With about 10 million new iPhone 6s ordered in the initial days on the market, a whole lot of old iPhones are destined for the scrap heap.
Sure, you could sell, donate or recycle your old iPhone, but you probably will not. And there are better things to do with it.
One creative example: At the Missouri University of Science and Technology, a biology class is making old iPhones into microscopes. Using less than US$10 (S$12.68) worth of supplies, the old phones are mounted onto a lens and can magnify an object to 175 times its size.
Even an old phone with a cracked screen can be repurposed, says Josh Smith, editor of GottaBeMobile.com. "You're only really limited by your imagination," Smith says.
Here are 10 smart - and cheap - uses for old iPhones.
Set your old phone on a dock or a stand and use a clock app. With Standard Time (US$3.99), you will have a timepiece unlike any other.
With this app, your clock is a non-stop time lapse video of construction workers switching out pieces of lumber to shape the actual time. "It's mesmerizing," says Shawn Roberts, 47, an Oakland, California, marketing executive.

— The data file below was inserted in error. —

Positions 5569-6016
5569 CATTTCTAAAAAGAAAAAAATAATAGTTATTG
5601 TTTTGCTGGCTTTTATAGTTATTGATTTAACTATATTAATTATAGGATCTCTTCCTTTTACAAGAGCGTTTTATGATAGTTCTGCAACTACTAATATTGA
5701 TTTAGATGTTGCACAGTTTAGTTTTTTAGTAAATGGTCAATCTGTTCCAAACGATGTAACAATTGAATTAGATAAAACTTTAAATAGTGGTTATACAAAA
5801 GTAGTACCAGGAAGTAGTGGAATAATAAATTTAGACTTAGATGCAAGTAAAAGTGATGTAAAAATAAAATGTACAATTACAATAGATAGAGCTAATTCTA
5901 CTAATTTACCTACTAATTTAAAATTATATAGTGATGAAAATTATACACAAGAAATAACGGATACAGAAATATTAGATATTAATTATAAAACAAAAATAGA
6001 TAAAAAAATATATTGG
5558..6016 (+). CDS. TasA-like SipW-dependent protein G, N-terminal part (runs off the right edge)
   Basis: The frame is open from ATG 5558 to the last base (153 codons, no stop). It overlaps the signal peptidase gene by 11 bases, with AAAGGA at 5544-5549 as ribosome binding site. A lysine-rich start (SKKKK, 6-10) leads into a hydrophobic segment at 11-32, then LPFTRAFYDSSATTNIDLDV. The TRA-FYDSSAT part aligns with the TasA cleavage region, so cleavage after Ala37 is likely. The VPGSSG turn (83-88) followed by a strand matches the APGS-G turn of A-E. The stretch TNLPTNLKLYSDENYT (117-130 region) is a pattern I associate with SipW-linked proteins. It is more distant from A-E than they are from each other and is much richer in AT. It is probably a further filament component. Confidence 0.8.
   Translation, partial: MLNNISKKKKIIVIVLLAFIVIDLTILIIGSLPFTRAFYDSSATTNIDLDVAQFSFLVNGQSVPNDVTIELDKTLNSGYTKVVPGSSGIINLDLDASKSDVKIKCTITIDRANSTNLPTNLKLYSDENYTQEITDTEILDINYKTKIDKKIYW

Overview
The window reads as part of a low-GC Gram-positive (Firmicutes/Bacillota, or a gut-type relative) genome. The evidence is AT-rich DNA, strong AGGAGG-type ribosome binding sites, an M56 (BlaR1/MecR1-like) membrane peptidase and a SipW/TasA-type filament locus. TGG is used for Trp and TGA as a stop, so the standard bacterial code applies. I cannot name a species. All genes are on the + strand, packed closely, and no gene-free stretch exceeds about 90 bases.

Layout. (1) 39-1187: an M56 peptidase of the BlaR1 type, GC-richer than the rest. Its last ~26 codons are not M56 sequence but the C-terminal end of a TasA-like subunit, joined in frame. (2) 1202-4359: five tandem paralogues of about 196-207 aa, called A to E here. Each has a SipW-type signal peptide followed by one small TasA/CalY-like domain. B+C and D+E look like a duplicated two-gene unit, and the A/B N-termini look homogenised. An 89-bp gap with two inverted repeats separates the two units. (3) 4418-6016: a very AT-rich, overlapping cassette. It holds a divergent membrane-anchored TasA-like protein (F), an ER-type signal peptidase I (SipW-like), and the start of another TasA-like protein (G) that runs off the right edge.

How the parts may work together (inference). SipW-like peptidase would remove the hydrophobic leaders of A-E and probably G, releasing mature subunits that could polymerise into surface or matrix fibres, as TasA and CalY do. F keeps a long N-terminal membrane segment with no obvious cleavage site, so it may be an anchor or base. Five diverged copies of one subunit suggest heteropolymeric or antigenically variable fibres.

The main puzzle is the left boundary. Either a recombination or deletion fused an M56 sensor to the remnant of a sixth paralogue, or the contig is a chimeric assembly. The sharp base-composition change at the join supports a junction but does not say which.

You can also set up flexible alarms and get the phone to play soothing white noise as you go to sleep. Set it close enough to the bed, and it can be a sleep tracker, too, with an app like SleepBot (free).
MUSIC FOR YOUR CAR
Take your music library on the road. Some cars come equipped with docking ports for iPhones and have dashboard screens so you can navigate your musical options hands-free. Or you can just use the cigarette lighter for power.
Televisions, speakers and other devices now have apps that allow users to make their iPhones into sleek remotes.
Carm Lyman, 42, of Napa, California, converted his iPhone 4 into a remote for his household sound system after his iPhone 5 arrived. Lyman can control the audio levels and activate speakers in various parts of his home as well as access different music services.
Apps can convert an old iPhone that has access to WiFi into a surveillance camera and motion detector. Presence, which is a free app, provides a live stream from the area you want to monitor. You can set it up to record video clips when it detects motion, too.
If you buy a robotic viewing stand for about US$100, you can move the camera 360 degrees rather than stick with a stationary view.